There is also convenience and transport links to think about. How close is the accommodation to campus? How long would the commute take? Would you need more than one form of transport to get there? If you’ll be working a part-time job alongside your studies, will location cause issues for arriving on time?
These considerations are less significant for city centre builds that are within walking distance of universities, such as our Redvers Tower accommodation in Sheffield. When you book a room at our Ernest Place accommodation in Durham, however, we will offer you a free bus pass if you are studying at Durham University.
Size and facilities
The size of the living space and available facilities should be kept in mind when booking accommodation. As a postgraduate student, you will probably want a desk space and plenty of room for storing study materials like research for your dissertation. You may also want a private bathroom and kitchen so you can fully relax in your own personal space. Mansion Student offer a number of studios and ensuite apartments, such as our Classic, Loft, Premium and Prestige rooms at Mansion Place in Nottingham.
Choosing who to live with during your Masters
Who you live with during your studies (if you want to live with anyone at all) is another key factor in your accommodation plans. You might be open to the idea of living with strangers, but not so keen on sharing your space with first-year undergraduates. You might prefer the privacy of a single-occupancy apartment but appreciate the shared amenities on offer in purpose-built student accommodation, such as a cinema room and outdoor area like what we offer at Mansion Tyne in Newcastle.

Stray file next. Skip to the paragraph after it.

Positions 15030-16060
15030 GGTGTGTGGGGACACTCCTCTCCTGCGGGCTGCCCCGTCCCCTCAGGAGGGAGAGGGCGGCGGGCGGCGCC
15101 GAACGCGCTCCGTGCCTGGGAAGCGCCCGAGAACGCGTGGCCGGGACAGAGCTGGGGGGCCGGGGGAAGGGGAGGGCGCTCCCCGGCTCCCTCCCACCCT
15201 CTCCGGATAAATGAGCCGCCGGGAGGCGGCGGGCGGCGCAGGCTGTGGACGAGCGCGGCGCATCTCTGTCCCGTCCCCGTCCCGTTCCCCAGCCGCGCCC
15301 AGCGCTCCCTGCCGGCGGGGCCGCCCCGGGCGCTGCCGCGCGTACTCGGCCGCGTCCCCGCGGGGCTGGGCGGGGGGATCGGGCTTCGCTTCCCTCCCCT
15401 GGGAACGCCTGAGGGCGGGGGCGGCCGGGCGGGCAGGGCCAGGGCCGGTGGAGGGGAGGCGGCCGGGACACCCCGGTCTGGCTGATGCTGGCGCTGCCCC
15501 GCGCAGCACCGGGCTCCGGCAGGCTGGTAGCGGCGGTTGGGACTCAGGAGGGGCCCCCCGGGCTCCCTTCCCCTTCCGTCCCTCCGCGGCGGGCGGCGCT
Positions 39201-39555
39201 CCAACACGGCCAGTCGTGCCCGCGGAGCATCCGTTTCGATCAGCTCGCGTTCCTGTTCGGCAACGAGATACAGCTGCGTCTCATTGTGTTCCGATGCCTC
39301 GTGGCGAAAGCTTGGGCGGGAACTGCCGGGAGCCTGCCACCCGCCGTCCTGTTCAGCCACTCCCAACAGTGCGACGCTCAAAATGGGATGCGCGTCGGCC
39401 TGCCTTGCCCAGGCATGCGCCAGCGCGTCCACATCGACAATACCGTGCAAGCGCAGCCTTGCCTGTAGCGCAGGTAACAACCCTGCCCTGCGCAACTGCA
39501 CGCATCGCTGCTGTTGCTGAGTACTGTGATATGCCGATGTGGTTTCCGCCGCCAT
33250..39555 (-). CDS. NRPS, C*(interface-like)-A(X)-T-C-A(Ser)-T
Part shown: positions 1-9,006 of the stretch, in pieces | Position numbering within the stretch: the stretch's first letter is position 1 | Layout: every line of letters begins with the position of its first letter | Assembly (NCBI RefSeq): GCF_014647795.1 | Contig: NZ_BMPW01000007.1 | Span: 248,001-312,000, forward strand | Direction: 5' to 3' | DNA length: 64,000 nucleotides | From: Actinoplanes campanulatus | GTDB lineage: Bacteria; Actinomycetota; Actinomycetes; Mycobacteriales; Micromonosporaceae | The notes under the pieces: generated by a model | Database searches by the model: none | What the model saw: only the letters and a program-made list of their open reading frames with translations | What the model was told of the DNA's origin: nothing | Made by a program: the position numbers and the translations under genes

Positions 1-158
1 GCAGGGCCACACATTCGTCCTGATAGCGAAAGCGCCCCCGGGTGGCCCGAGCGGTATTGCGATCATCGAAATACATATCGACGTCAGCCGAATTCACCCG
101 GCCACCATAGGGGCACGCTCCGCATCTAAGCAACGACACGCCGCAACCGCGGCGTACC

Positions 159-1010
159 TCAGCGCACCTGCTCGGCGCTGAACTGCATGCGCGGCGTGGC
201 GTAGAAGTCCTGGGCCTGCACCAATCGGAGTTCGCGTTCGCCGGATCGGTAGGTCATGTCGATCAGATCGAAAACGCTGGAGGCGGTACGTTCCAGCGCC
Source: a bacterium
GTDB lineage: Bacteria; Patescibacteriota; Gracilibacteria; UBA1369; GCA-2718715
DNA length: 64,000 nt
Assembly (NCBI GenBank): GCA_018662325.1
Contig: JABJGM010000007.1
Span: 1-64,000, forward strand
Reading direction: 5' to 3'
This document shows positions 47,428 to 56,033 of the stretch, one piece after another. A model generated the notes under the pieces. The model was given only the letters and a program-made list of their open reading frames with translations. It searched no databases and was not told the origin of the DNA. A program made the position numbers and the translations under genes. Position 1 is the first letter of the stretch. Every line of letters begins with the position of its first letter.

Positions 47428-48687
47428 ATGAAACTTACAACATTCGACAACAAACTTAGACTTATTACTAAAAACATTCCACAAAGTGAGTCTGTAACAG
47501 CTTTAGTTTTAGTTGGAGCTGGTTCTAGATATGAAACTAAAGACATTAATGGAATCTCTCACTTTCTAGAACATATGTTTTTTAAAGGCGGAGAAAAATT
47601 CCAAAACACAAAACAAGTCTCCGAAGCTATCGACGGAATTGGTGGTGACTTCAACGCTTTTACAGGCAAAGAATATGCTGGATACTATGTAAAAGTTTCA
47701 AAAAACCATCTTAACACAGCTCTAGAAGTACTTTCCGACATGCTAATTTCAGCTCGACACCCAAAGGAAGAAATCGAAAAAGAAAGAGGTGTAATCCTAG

There are many ways to find the right kind of accommodation for you. As well as adverts in the papers and online, there are also social media outlets such as Facebook or Twitter, online university forums, and designated websites such as Spare Room or Room Buddies. Universities may also help you find a place to share with others.
Flat sharing may distribute the living costs a little but bear in mind council tax exemptions. Full-time students do not have to pay council tax, but your household will not be exempt if there are working professionals/non-students living at the property. For more details, it’s worth checking out the government’s guidance on council tax for students.
Renting privately with Mansion Student
Mansion Student are specialists in purpose-built student accommodation. Whether you’re looking for an ensuite room, self-contained studio, one-bedroom or shared apartment, we can help you find the best space to live throughout your Masters degree. All of our properties are within easy distance of university lecture halls and libraries, as well as local shops, bars and restaurants.
Mansion Student’s friendly hospitality and lettings teams are on hand to discuss your specific needs. The dedicated staff are there to listen and to accommodate every individual requirement. No booking fees are required, and there is the added bonus of £0 deposit.